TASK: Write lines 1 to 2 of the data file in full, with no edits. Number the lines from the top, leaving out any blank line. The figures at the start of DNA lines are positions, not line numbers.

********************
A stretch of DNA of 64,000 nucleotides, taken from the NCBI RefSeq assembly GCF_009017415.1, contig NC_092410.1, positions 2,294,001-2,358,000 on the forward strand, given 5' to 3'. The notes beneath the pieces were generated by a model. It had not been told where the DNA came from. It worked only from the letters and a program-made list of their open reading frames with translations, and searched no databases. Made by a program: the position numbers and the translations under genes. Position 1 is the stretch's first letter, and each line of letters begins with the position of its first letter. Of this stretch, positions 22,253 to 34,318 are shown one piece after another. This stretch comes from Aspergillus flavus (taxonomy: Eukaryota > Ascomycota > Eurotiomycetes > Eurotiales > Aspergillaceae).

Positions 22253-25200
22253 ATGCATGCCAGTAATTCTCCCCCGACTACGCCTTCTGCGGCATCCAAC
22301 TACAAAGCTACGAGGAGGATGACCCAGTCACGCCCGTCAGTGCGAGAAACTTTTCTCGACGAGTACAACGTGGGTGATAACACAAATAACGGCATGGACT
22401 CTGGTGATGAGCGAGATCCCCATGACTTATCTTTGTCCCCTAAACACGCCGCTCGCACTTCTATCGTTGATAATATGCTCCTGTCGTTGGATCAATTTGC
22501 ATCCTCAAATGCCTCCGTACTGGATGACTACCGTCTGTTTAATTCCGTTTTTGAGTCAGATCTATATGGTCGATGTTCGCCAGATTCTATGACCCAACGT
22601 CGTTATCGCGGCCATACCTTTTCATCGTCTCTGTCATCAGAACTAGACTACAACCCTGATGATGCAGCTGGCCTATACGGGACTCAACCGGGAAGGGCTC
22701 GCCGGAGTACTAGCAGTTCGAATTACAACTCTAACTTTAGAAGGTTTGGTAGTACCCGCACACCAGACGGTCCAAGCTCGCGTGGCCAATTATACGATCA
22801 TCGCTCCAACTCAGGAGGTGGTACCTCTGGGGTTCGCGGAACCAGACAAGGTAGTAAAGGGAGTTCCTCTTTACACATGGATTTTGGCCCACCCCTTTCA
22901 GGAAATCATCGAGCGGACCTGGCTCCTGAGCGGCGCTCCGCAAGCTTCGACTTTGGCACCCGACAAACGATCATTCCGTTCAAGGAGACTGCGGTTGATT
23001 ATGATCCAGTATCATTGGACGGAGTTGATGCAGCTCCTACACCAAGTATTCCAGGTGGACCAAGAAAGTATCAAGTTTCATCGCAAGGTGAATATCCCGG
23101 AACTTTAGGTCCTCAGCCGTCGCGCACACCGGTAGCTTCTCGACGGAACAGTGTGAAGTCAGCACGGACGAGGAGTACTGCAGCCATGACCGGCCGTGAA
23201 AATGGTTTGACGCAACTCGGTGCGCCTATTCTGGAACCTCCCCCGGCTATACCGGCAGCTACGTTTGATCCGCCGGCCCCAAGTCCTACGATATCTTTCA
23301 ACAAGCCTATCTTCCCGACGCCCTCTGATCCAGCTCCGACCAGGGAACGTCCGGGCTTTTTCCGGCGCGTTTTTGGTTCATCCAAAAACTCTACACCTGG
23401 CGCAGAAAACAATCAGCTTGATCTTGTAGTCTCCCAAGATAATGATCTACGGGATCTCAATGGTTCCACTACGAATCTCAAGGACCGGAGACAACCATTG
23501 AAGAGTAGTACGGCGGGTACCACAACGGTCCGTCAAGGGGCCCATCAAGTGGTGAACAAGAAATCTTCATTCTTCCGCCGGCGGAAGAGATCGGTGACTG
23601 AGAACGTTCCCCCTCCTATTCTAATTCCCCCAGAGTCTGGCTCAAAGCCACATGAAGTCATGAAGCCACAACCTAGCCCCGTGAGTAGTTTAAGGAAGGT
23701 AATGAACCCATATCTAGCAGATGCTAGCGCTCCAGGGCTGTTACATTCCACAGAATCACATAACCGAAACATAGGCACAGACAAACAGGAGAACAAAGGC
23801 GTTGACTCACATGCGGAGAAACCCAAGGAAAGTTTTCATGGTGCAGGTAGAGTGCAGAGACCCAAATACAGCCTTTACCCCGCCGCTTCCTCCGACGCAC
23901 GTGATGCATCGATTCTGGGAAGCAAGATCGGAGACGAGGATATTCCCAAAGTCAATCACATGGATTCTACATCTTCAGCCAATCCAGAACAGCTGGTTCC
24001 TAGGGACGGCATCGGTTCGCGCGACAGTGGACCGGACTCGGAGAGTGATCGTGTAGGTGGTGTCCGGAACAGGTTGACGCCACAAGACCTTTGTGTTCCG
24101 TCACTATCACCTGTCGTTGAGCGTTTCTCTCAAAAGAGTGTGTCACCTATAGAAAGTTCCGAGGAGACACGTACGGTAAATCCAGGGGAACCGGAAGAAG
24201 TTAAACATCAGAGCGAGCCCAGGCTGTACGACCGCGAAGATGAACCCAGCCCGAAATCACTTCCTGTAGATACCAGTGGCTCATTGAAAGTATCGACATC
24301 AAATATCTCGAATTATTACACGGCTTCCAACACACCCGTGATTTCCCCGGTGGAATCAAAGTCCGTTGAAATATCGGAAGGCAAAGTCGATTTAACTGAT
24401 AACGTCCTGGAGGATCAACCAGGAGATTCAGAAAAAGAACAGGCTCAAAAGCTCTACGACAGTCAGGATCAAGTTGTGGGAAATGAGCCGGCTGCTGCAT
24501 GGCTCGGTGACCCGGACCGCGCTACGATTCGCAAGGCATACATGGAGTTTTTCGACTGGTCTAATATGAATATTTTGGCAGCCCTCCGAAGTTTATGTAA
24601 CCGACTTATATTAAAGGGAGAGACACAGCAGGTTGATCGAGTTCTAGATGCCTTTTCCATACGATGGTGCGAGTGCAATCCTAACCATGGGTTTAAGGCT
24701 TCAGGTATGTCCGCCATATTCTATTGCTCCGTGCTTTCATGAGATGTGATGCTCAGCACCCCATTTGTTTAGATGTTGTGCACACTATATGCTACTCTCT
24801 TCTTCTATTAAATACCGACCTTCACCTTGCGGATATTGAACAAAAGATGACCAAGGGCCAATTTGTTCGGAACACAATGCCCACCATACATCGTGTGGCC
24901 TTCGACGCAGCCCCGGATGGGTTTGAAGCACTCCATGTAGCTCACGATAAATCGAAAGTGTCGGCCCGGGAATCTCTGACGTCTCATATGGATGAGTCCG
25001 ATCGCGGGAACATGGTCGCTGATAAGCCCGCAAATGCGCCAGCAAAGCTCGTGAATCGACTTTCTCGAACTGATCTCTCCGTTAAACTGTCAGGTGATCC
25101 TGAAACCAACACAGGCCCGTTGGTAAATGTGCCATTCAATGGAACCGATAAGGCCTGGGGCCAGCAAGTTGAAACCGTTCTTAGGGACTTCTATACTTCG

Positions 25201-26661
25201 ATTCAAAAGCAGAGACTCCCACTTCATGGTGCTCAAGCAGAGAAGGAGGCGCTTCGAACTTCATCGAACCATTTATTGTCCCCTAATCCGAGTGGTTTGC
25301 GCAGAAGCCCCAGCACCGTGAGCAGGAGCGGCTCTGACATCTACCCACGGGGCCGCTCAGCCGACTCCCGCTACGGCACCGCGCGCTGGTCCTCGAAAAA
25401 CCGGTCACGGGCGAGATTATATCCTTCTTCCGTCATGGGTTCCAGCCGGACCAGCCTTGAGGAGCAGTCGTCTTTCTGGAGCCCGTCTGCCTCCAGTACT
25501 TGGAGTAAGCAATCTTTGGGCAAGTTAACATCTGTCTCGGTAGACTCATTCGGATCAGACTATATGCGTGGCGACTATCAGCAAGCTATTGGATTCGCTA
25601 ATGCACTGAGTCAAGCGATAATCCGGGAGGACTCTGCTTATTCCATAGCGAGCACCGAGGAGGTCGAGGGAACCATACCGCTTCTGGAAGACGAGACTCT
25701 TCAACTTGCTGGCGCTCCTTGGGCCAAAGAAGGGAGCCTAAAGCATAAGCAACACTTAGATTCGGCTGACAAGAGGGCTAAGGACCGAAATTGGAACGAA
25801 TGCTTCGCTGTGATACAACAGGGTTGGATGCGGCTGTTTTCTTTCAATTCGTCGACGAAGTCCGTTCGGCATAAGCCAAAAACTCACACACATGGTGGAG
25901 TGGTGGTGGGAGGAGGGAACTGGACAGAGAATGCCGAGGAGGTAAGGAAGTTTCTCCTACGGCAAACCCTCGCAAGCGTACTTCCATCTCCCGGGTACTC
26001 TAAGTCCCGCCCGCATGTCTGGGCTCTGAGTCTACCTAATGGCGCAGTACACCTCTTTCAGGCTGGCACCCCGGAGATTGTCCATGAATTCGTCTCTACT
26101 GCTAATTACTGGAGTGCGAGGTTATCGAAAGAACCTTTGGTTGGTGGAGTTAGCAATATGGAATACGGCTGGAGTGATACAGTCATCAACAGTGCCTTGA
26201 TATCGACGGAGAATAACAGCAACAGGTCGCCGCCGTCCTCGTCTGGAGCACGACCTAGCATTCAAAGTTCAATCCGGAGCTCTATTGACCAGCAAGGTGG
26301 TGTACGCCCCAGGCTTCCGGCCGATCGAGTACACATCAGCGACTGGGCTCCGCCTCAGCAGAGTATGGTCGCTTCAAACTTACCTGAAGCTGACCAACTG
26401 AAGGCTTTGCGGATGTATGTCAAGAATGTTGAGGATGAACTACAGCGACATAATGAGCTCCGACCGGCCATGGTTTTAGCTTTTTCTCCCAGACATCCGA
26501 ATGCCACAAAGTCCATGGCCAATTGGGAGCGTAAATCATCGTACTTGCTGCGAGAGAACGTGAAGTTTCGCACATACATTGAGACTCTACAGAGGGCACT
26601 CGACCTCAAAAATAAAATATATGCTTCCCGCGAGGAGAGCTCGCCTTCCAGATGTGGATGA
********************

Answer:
A stretch of DNA of 64,000 nucleotides, taken from the NCBI RefSeq assembly GCF_009017415.1, contig NC_092410.1, positions 2,294,001-2,358,000 on the forward strand, given 5' to 3'. The notes beneath the pieces were generated by a model. It had not been told where the DNA came from. It worked only from the letters and a program-made list of their open reading frames with translations, and searched no databases. Made by a program: the position numbers and the translations under genes. Position 1 is the stretch's first letter, and each line of letters begins with the position of its first letter. Of this stretch, positions 22,253 to 34,318 are shown one piece after another. This stretch comes from Aspergillus flavus (taxonomy: Eukaryota > Ascomycota > Eurotiomycetes > Eurotiales > Aspergillaceae).

Positions 22253-25200